“We were recently notified that one of X’s messages was reproduced on your website. While we are delighted that you use our material, I need to remind you that our sermons are copyright protected content and may not be distributed or reproduced (in whole or in part) beyond your immediate congregation without our permission and without proper attribution to the author. As such, we would ask that you remove this message, along with any other sermons you may have reproduced there which are based on X’s outlines. Thank you in advance for your immediate attention to this request.”
I had to admit it when I received this e-mail. Like it or not, I had become what I had always condemned – a sermon thief. I was the Winona Ryder of preachers.
I’m now a sermon thief in recovery. Here is some of what I learned along the way.
The Evolution of a Sermon Thief
Like most pastors, I entered the ministry with a strong work ethic – sort of. I remember coasting through my first few years of ministry with a lot less sermon preparation than I do now. I had a lot to say, and I could get away with little preparation.
I still remember the Sunday it caught up with me. I had hardly prepared, and I stank. I knew I stank. Everyone knew I stank. I went home that day and repented for my shoddy sermon preparation. I knew that I wasn’t living up to my calling, that I was a workman who needed to be ashamed. You could say a lot about my sermons since then, but you couldn’t say that I hadn’t prepared.
In January 2000, I attended a preaching seminar that changed my approach to preaching. The speaker encouraged us to be ourselves, but his method was so compelling, and his sermons so available, that I adopted his method. My sermons started to sound a little like his. They weren’t his, but they sounded like his. I then began to go even further.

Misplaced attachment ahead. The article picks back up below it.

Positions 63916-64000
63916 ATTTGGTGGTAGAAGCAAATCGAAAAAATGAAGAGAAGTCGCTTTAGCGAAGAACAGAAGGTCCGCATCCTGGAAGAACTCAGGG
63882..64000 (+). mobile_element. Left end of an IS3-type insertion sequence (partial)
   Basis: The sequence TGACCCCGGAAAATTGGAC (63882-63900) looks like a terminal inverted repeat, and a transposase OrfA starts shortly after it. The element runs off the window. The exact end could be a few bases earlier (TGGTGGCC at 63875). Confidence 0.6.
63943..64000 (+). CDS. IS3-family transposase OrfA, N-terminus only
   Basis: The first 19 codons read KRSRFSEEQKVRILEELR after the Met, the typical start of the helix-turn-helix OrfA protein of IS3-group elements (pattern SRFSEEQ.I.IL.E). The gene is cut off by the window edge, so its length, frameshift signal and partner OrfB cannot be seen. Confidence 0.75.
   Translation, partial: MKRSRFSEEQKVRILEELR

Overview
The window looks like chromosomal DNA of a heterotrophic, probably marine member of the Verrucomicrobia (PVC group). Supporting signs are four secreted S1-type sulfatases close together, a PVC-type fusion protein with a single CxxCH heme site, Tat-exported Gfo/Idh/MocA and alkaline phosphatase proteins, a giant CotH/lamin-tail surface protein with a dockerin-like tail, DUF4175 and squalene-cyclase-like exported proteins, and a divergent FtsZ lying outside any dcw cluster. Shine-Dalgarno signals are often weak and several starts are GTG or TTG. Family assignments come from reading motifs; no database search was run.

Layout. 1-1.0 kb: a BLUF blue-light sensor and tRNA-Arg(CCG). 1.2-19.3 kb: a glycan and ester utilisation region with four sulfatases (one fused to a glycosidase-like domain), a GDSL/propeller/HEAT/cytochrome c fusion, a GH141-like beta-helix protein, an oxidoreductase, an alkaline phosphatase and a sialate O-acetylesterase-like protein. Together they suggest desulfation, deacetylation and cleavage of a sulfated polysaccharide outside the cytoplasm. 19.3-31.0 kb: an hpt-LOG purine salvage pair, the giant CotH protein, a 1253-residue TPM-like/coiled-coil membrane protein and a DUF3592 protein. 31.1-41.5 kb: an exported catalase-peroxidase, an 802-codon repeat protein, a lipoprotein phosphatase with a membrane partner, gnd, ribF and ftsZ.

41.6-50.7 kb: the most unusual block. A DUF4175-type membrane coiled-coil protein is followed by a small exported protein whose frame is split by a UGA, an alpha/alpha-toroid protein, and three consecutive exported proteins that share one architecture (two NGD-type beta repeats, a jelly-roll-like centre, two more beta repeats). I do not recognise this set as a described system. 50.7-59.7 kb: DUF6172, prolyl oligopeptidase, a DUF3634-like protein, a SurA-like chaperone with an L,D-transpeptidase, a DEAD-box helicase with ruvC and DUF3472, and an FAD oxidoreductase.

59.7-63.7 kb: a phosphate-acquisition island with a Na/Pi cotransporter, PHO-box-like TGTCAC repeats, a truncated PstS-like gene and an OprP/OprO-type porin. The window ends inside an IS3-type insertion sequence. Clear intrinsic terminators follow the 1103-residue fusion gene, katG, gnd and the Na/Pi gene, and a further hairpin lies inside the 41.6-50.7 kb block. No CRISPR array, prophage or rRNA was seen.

I never knowingly stole a whole sermon. I did, however, begin to get series ideas from others. I began to borrow sermon titles, even though I would develop the sermon differently. It was easy to begin the preparation process by looking at what others had done on the topic. I might or might not use an outline or a point. My sermons were becoming more of a collaborative effort.
I never stopped putting lots of time into my sermons, usually at least ten hours. I never significantly borrowed material without giving credit. I was open with my leaders that I consulted other people’s sermons as I prepared my own. But – and here is the problem – I was sounding less and less like myself, and more and more like some other preacher. I was losing my own identity. In short, I was selling out.
On a few occasions, without realizing it, I crossed that line. I don’t even know where that line is, exactly. But I have no doubt that I crossed it. On about four occasions, even after all my preparation, the sermon that I delivered substantially resembled one that I had read during preparation. No, I hadn’t just downloaded and preached a sermon. Yes, I had done my own work. But the results were close enough that I had essentially stolen somebody else’s work. The sermons were close enough to somebody else’s that I received an e-mail asking me to remove them from my website.
What I’ve Learned
Reflecting on my experience, I think I’ve come to four conclusions. These aren’t words from God. They’re just my ideas of what’s okay and what isn’t in sermon stealing.
Conclusion One: Everyone borrows. I don’t know one preacher, one author, who doesn’t get ideas from others. They don’t steal, but it’s impossible to be completely original. It’s like the saying about someone who wanted to be original or nothing, and ended up being both. Some are more brazen than others, but even the most rigorous among us occasionally borrows from others.
I recently heard Andy Stanley preach on Romans 5-8. I loved the series, so I decided to preach my own. I think I used some of his ideas, but the sermons I preached were essentially my own. Everyone, at least occasionally, borrows ideas from others.
Conclusion Two: Sermon stealing isn’t always wrong. There are times that it’s okay to essentially steal a sermon. Church isn’t school, and using someone else’s material isn’t plagiarism. Many preachers allow others to use their material within a church, as long as it’s not republished. I think there are drawbacks to using somebody else’s material, but it’s not morally wrong, at least under some circumstances.
I can think of a couple of situations in which it makes sense to use somebody else’s sermons. Sometimes bi-vocational pastors are left with little choice. Some pastors aren’t strong preachers, and there is nobody else on staff to help out. One of my mentors told me, “Perhaps a lot of churches would be better off if struggling preachers used other people’s material.” I distribute my own sermons on the Internet, knowing that some other pastors probably preach them. I’m okay with that.